Personal Control: our sense of controlling our environment rather than feeling helpless. External Locus of Control: Belief that outside forces determine our fate. Internal Locus of Control: Belief that we control our own fate.

25 Contemporary Research
Self-control: the ability to control impulses and delay gratification. If we have self-control, we are better adjusted, have better grades, and better social success. Also lower risk for depression.

26 Contemporary Research
People who feel helpless and oppressed often see control as external. Learned Helplessness: when repeatedly faced with trauma of which you have no control, you give up and stop trying. Feeling helpless, hopeless, and depressed.

27 Contemporary Research
When given little control have lower morale and increased stress. Under conditions of personal freedom and empowerment, people thrive, but becareful… Tyranny of Choice: When given too many choices, a greater likelihood of regret over our choices occur.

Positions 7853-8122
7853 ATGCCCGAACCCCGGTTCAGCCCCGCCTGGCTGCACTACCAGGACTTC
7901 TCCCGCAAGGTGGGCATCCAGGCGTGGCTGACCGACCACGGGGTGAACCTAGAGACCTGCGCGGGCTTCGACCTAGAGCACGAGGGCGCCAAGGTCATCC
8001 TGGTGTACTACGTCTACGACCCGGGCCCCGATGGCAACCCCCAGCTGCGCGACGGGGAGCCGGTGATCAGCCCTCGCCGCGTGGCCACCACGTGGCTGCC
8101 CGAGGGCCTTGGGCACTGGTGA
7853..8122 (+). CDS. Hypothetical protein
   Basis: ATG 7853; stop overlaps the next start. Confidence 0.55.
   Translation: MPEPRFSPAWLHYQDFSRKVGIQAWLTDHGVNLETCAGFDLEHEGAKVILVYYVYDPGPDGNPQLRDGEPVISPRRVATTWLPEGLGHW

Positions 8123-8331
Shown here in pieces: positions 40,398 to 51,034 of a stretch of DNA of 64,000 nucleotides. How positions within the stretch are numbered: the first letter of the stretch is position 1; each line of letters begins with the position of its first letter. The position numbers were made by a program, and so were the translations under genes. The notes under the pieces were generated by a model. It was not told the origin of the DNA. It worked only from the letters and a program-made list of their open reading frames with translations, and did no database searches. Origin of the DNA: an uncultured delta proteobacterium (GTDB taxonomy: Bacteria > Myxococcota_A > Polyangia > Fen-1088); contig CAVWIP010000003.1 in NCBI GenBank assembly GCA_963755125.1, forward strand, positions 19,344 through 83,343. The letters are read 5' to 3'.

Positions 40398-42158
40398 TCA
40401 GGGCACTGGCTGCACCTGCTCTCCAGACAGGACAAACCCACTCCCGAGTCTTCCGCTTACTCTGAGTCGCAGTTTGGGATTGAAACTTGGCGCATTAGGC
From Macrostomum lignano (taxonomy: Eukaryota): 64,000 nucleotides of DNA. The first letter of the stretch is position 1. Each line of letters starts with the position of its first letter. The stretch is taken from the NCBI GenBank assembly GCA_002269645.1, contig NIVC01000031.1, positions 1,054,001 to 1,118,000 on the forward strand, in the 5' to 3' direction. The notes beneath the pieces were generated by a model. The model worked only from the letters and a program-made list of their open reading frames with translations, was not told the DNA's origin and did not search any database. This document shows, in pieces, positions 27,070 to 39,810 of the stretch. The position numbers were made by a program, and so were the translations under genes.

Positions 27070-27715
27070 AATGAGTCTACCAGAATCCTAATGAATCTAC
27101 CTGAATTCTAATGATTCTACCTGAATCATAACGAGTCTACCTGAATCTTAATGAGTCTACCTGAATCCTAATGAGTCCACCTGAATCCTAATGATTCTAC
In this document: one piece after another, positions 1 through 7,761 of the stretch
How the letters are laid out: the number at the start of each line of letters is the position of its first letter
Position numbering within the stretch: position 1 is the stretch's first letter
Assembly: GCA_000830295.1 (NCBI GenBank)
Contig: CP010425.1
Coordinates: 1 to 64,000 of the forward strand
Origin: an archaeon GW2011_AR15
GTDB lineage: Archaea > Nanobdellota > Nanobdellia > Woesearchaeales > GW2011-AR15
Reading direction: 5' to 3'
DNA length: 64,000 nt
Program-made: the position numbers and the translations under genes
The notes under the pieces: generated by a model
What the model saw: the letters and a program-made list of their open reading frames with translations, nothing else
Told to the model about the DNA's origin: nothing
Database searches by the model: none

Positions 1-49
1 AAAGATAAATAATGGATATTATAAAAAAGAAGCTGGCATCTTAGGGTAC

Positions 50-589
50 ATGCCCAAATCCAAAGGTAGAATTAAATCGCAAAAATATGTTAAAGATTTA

28 Contemporary Research
Optimism: positive thinking and outlook. Pessimism: negative thinking and outlook. Optimists outlive pessimists. The incompetent are often overconfident because they don’t know that they are incompetent and think they are competent!

29 Contemporary Research
Spotlight Effect: overestimating others’ noticing and evaluating our appearance. Ex. Rarely do people notice your bad hair or poor clothing choices. Fewer people notice than we think!

30 Contemporary Research
Self-esteem: one’s feelings of high or low self-worth. People who feel good about themselves are happier. People with low self-esteem are unhappy, frustrated, and lose hope. People who are down on themselves tend to be down on other things and people! So, be happy with yourself!

31 Contemporary Research
Ethnic minorities, people with disabilities, and women maintain their self-esteem because they: Value the things at which they excel. Attribute problems to prejudice. Compare themselves with those in their own group.

32 Contemporary Research
Self-serving bias: to see ourselves favorably. We see the good we do more than the bad. We see ourselves better than average. Unrealistically high self-esteem can become dangerous when self-esteem is threatened!